"working on my faults and cracks..."

3.02.2011

wolves in wolves' clothing

The following is a real complaint email I sent to a small New York interior design company who (depending on the outcome) shall not, for the moment, be named. Years in front of a keyboard hammering out jaded responses to customers who allow themselves to be angry, often without rhyme or reason, seemingly conditioned to weasel and coerce CS representatives into getting what they want, when all they had to do was either ask nicely, give me something amusing to read, or simply not be from New Jersey. Damn straight I'm always more than happy to lend a hand either way. So how do CS reps communicate when they, themselves have been slighted either by a bad product or by bad customer service? I still adhere to the notion that I complain the way I would like to be complained to. Though appreciated, I don't expect a resolution because the world is an imperfect place, and I recognize that. I also recognize how positively exhausting it is to be angry over something not of my own doing. 

Hence, the following email was thoughtfully henpecked out after coming home from work and being greeted by the strangely vacant patch on my wall:

insert poster here
Dear friends,

Let me preface the below by stating I was admittedly pretty excited to finally find a nice looking frame at my local record shop with which to hang a sentimental tour poster on my wall. Despite not being a rap star or pretentious "social media entrepreneur" with completely oppressive amounts of disposable income, I didn't balk at the $40 price tag because I've always been more than happy to support clever homegrown design that creates a solution which is both simple, and elegant. Harnessing the mysterious geological power of magnets to hang a poster? That shit's bananas, for real. So, kudos on that and stuff.

Ok, you may kindly stop patting your own backs. Enough said about my aforementioned perceptions, because while this frame is great on paper, it's been way less than great on my wall. The frame hadn't even enough time to gather a thin layer of dust in my dilapidated soot-farm of an apartment and it's totally failed already. User error you suspect? Highly unlikely. I have a fourth grade education, and despite being no Bob Vila, am pretty damn sure I've been gifted with the presence of mind to drive a poster nail into drywall by means of a blunt object other than my own forehead. So alas, it was not my ridiculously awesome hammer swinging skills that did it in, but the abject and unsurprising failure of the pathetic adhesive affixing the wooden mounting strip to the reverse side of the upper metal frame. That's the photo attached to this email [picture above] by the way, in which you can see just a naked wall - shamed and vulnerable, where my poster hung proudly for the better part of 72 hours. Waiting for Wild America reruns, I've sat through shameless PBS telethons that clung to the airwaves for longer. In its place, the now lonely, yet properly mounted wooden strip, reaffirming my unequivocal poster hanging skills. Surely several smallish pieces of wampum off the pile from the asking price for the frame could have gone towards something stronger than double-sided duct tape, but that's clearly asking for too much. I mean, who am I kidding? $40 for design revolutions employing advances such as an adhesive tape with two dubiously viscous sides is a total bargain which I'm clearly too dense to recognize. Still, not nearly dense enough to happily swallow the cost of such technological luxuries in the 21st century, but I digress.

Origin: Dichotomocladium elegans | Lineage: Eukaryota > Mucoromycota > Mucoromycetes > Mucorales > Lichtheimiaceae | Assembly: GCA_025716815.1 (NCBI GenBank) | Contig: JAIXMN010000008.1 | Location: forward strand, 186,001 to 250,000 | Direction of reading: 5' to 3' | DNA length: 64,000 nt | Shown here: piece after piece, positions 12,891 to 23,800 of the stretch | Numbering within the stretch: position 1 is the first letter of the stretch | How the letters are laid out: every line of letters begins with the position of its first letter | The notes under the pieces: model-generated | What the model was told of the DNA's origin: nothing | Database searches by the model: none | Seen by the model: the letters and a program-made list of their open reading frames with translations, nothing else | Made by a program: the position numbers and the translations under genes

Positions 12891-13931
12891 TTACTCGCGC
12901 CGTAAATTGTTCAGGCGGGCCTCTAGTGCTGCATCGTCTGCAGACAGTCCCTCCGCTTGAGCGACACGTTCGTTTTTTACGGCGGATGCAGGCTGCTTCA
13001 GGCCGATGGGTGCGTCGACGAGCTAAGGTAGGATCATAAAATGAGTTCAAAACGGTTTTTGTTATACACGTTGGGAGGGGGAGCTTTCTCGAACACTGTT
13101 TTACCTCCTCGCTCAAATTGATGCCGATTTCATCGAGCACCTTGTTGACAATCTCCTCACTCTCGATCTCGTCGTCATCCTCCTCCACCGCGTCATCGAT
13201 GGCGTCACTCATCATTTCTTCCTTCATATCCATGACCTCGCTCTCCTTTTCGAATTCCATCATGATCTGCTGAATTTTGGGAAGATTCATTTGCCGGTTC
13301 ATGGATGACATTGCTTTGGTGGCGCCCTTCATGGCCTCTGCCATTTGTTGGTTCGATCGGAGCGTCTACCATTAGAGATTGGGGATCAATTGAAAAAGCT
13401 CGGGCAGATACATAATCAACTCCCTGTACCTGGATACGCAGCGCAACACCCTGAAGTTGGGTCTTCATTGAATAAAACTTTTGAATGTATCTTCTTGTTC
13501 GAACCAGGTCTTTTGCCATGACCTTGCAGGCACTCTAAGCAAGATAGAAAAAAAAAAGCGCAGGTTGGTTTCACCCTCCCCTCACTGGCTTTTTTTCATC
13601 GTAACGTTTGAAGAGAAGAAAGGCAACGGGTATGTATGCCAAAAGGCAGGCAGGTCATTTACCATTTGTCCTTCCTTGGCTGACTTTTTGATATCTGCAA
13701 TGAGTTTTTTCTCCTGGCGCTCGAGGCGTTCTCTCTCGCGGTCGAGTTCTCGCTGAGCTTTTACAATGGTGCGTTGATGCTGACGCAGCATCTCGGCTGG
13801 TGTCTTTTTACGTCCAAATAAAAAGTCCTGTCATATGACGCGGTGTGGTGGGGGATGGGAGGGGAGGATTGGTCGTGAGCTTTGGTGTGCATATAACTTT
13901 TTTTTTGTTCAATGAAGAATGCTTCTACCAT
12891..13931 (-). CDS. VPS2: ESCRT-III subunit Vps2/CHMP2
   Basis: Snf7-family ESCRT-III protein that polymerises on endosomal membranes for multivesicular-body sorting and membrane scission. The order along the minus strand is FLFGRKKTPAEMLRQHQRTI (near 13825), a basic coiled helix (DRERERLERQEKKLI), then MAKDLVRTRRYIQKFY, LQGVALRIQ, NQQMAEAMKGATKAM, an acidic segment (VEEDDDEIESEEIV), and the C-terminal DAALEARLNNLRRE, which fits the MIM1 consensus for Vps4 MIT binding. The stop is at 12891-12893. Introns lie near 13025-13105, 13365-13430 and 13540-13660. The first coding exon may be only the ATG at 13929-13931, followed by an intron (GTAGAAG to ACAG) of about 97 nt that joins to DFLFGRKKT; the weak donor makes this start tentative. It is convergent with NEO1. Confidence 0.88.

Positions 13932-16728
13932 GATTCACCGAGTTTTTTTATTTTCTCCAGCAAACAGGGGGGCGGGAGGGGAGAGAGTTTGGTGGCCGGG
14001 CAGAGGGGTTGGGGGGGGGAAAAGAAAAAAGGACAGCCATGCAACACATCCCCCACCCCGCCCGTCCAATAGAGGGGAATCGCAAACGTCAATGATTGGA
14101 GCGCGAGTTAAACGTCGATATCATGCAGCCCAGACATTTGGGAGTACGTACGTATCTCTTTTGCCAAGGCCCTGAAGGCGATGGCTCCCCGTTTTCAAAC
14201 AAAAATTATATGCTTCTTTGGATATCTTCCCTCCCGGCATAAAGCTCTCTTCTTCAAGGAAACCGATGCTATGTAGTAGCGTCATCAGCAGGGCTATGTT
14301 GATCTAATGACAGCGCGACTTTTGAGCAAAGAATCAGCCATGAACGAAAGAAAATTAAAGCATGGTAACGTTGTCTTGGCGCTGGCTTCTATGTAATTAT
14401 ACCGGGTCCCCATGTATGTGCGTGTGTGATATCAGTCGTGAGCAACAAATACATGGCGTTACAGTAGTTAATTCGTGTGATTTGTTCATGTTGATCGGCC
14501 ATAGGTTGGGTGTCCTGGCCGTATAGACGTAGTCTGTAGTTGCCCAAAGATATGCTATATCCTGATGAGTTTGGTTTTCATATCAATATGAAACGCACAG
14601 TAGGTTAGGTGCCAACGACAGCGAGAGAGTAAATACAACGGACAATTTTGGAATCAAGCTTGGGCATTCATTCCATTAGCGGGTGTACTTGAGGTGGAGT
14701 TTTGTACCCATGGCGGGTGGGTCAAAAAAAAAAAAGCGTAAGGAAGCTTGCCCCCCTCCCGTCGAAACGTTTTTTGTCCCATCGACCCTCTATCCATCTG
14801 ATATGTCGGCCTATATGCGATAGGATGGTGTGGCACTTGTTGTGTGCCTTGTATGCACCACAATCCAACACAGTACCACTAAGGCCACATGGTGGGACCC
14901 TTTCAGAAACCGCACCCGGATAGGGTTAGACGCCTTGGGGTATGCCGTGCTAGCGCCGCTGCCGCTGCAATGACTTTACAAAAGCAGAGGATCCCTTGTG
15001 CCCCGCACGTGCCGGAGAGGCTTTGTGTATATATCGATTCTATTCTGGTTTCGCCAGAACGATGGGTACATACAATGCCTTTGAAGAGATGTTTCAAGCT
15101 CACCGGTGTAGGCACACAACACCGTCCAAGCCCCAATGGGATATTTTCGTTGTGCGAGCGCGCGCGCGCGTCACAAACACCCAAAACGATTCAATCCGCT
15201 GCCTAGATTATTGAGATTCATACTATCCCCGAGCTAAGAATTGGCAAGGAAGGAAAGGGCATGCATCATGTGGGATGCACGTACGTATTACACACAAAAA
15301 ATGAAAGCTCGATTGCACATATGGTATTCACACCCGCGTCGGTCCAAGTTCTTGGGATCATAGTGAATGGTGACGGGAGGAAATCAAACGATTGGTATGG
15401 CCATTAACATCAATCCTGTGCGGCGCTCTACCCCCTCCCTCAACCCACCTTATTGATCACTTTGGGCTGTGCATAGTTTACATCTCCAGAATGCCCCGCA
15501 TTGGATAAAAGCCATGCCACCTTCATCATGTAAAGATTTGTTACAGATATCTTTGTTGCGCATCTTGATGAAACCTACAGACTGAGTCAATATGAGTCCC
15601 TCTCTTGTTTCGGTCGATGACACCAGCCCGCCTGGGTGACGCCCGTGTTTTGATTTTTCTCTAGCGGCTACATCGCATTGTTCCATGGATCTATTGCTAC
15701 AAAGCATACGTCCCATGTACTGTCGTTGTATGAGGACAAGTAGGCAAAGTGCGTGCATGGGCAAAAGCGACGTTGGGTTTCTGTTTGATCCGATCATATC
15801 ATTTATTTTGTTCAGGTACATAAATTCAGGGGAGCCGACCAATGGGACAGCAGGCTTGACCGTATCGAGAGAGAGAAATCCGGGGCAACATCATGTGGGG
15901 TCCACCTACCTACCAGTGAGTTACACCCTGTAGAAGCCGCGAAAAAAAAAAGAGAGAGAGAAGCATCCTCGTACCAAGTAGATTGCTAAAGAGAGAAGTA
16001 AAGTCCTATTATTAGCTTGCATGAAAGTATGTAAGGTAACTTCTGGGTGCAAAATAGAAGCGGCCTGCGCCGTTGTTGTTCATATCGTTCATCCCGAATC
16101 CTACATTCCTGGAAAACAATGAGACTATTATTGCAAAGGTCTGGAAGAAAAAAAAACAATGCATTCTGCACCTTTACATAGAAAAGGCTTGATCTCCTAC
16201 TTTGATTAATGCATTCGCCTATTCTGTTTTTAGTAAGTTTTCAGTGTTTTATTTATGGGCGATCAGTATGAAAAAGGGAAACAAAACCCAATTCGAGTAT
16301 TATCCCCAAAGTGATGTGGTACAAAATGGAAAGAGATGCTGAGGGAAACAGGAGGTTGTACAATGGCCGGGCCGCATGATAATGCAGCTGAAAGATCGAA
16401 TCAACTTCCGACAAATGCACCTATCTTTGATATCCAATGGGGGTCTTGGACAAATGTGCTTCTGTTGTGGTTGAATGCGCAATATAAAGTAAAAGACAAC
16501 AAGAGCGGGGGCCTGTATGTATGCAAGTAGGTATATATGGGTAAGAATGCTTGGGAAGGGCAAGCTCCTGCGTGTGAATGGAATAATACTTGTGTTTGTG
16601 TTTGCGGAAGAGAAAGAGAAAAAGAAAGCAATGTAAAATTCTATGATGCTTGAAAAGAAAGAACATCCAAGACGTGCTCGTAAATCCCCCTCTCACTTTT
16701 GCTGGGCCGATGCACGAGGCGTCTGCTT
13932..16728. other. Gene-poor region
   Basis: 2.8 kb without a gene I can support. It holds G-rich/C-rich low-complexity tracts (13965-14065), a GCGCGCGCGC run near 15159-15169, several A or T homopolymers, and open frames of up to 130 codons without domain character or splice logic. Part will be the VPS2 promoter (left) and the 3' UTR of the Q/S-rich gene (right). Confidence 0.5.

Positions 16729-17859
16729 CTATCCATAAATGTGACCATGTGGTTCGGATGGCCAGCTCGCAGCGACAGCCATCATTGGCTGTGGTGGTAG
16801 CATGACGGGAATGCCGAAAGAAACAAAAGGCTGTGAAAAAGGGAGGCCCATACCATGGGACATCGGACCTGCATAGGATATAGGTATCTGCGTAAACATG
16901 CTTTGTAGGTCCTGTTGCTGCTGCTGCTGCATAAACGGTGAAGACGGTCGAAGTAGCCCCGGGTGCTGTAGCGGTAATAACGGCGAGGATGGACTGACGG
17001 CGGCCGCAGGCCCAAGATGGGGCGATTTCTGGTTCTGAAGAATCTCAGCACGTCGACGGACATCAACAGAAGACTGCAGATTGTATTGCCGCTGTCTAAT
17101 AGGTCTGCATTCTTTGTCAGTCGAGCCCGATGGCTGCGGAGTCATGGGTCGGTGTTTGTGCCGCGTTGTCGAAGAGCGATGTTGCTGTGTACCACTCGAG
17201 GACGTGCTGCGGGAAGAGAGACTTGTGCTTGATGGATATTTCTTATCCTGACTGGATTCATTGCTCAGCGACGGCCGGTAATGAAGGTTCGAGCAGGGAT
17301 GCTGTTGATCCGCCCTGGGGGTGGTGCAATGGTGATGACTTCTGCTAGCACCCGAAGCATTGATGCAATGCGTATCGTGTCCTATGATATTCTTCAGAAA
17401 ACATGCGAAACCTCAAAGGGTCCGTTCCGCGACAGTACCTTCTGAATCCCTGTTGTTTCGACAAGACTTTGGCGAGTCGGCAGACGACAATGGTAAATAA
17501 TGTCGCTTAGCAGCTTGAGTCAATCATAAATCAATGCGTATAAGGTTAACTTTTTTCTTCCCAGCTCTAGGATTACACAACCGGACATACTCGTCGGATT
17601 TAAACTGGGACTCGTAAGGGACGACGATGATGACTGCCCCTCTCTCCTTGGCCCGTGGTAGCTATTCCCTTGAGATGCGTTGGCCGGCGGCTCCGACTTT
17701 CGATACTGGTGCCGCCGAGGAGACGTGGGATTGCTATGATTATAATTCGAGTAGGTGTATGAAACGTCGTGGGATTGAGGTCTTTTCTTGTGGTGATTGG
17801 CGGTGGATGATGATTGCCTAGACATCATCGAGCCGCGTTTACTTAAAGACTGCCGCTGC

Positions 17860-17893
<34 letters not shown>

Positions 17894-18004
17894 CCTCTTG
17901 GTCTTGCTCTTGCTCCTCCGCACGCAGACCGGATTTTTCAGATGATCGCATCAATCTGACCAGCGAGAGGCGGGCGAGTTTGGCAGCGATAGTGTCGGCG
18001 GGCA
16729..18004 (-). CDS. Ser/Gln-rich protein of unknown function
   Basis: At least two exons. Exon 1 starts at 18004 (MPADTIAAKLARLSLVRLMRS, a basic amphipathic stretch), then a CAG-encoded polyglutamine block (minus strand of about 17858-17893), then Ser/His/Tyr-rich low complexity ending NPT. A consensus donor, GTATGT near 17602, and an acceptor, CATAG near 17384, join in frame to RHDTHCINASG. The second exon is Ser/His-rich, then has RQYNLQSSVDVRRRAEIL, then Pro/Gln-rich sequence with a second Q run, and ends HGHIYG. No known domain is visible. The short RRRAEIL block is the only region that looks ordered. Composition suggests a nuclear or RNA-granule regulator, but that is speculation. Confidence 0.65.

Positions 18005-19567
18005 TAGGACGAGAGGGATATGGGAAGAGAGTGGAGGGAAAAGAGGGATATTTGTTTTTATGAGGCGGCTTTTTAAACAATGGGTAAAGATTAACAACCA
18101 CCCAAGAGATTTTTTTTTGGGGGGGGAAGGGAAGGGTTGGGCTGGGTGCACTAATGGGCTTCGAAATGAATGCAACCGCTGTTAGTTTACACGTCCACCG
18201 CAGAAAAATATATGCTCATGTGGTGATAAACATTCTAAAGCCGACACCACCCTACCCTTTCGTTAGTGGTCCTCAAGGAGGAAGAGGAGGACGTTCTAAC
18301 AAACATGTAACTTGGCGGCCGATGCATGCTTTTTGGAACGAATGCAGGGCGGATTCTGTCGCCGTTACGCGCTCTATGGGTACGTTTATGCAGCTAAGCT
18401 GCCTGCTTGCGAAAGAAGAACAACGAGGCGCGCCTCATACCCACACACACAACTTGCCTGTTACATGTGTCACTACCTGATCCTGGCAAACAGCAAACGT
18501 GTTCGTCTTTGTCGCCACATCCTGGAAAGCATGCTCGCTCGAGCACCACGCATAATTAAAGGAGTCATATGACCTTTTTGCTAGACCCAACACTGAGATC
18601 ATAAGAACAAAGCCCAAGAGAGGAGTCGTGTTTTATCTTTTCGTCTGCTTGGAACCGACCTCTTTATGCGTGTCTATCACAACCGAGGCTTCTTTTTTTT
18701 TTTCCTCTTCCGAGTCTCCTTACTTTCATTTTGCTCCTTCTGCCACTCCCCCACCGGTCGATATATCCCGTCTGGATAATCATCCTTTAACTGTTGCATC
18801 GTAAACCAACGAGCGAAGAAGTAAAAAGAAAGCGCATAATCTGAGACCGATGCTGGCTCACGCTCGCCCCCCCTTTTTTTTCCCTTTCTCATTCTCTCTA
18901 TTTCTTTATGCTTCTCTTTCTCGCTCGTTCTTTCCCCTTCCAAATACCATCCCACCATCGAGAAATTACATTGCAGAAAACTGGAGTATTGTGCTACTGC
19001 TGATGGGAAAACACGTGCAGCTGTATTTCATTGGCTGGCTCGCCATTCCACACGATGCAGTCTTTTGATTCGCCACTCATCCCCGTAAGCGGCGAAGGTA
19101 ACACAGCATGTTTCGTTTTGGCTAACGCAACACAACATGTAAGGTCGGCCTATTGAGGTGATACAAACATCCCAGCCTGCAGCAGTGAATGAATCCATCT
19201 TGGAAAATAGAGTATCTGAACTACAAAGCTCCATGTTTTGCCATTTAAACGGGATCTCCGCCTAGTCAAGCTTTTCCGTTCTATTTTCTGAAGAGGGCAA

So the poster is sadly going back in its tubular coffin, and the now implausibly, and astronomically expensive poster frame is in dire need of a krazy-glue carpet bombing run, or more logically, a run to the recycler's. More inclined towards the latter because I can't be arsed to travel the additional three blocks further south to the hardware store, and $40 is already grossly more than enough to spend on a great idea, but slipshod execution.

Many kind thanks for allowing me a moment to whine. 

    - the di


That being said, if the company wants to respond, they most certainly may, though I don't expect it. I've already amused myself (and hopefully whomever answers their queue) by speaking my part and thereby made peace with an unfortunate purchase. Like I said, living in a messy world, I find it sad that some people are able to devote the time and energy necessary to remain butthurt for longer than the scant few moments it takes to pitch something into the trash, or hang up the phone. Playing the victim is savory and cathartic indeed, I know, but we can't all be victims. In CS, it's hard to force oneself to give a shit when being ordered around, with regard to the arm-twisting or guilt trips that usually accompany a poorly composed rant replete with atrocious spelling and elementary grammar. This life, with all its glorious imperfection, is still not some giant toilet of a suggestion box to fill with hastily, and poorly composed diatribes. Besides, that's what Twitter is for. 
 
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